My point is that engineers are able to design the engines they can today because of the advance in engine fluids and lubricants. Period. It's all about engineering and design. The engines you refer to were designed to use those fluids, and to operate in a specific range. If you were to put full synthetic oil into an all original 1960 348 Chevy when new, you would have ended up with alot of problems. The same can be said if you put good old fashion dino oil in a Grand Am GT class Porsche. Design and engineering.

My 1985 22R carb'd Toyota truck went 228,000 miles on the original bottom end. It would have gone to 300K+ if I hadn't totalled it. I put a rebuilt head and camshaft in it at 178K miles. The rockers were still useable. I could see the cross-hatching in the cylinder walls very plainly. It only burned about 1/2 quart of oil at 228,000 miles between oil changes at 3,000 intervals. It still had excellent compression. Most of it's miles were on dino oil and the dreaded Fram oil filter, regularly changed. It did have a little piston slap at very cold startups, like low thirties.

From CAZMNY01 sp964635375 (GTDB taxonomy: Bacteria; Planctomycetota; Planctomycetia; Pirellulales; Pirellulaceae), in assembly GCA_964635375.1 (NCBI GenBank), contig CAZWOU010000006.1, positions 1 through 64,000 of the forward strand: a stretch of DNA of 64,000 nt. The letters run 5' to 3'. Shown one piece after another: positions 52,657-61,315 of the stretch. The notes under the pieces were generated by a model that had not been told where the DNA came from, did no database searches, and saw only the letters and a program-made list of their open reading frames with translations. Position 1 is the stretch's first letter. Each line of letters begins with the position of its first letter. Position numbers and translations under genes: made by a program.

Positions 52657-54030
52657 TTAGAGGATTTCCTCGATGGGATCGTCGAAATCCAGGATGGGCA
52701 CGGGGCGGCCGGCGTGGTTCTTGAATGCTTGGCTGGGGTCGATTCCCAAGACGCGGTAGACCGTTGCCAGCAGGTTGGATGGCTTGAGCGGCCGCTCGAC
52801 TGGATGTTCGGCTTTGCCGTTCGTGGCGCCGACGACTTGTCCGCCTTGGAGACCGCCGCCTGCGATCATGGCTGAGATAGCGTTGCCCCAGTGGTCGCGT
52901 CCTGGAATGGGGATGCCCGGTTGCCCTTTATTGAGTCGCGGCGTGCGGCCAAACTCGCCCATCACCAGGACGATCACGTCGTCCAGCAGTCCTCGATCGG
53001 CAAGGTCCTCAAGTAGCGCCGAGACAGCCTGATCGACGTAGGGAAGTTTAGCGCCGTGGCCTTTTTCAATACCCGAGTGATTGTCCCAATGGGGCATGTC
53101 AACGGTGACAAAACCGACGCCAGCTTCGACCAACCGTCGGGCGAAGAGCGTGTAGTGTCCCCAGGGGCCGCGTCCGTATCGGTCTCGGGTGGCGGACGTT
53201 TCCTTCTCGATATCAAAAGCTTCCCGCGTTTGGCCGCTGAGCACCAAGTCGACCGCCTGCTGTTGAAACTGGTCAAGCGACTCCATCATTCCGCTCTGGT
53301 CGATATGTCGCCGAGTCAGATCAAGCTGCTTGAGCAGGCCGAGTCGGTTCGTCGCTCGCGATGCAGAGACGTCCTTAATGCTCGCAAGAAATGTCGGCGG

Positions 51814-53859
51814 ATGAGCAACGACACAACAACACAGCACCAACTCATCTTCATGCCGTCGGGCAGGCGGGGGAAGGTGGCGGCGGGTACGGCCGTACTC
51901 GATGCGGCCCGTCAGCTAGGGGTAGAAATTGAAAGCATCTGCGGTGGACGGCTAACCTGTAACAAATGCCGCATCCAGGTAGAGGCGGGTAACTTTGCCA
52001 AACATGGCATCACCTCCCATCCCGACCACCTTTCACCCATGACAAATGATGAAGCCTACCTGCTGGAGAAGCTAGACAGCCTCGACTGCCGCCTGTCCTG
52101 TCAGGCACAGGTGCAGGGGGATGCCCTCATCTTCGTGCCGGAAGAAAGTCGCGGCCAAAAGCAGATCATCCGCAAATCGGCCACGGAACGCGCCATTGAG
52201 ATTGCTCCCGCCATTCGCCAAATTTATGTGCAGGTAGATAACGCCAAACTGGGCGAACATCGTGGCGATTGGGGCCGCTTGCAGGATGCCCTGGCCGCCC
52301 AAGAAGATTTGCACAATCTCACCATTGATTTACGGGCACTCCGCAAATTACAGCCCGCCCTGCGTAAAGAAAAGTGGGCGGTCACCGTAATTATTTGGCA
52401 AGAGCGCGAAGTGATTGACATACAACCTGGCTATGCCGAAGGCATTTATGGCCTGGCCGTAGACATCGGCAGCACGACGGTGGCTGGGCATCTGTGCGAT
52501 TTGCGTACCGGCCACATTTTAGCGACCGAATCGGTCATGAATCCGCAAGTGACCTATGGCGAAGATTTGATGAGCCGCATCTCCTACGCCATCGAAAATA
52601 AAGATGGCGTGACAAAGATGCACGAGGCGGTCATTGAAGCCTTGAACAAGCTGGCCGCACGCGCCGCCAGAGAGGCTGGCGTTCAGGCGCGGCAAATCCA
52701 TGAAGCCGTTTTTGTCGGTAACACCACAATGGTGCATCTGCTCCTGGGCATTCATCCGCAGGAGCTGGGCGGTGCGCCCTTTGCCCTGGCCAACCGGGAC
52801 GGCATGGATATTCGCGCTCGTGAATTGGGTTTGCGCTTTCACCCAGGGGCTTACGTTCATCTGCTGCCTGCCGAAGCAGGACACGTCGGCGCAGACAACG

My 2001 Camry has 179,000 miles on it. It has only seen dino oil. It runs stronger now than the day we drove it off the dealership with 7 miles on it. It doesn't use a drop of oil.

I mostly agree that most engines offered in todays consumer market are engineered to the middle of the road. And then there are motors that are much more "aggressively" engineered, and should be cared for more closely. It's up to you to decide where you stand with that.

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So all this discussion boils down to......

1 Buy ________ (put your brand here) oil.

2 Change oil at manufacturer suggested interval.

3 Do whatever you think is best for your car.

You should be fine.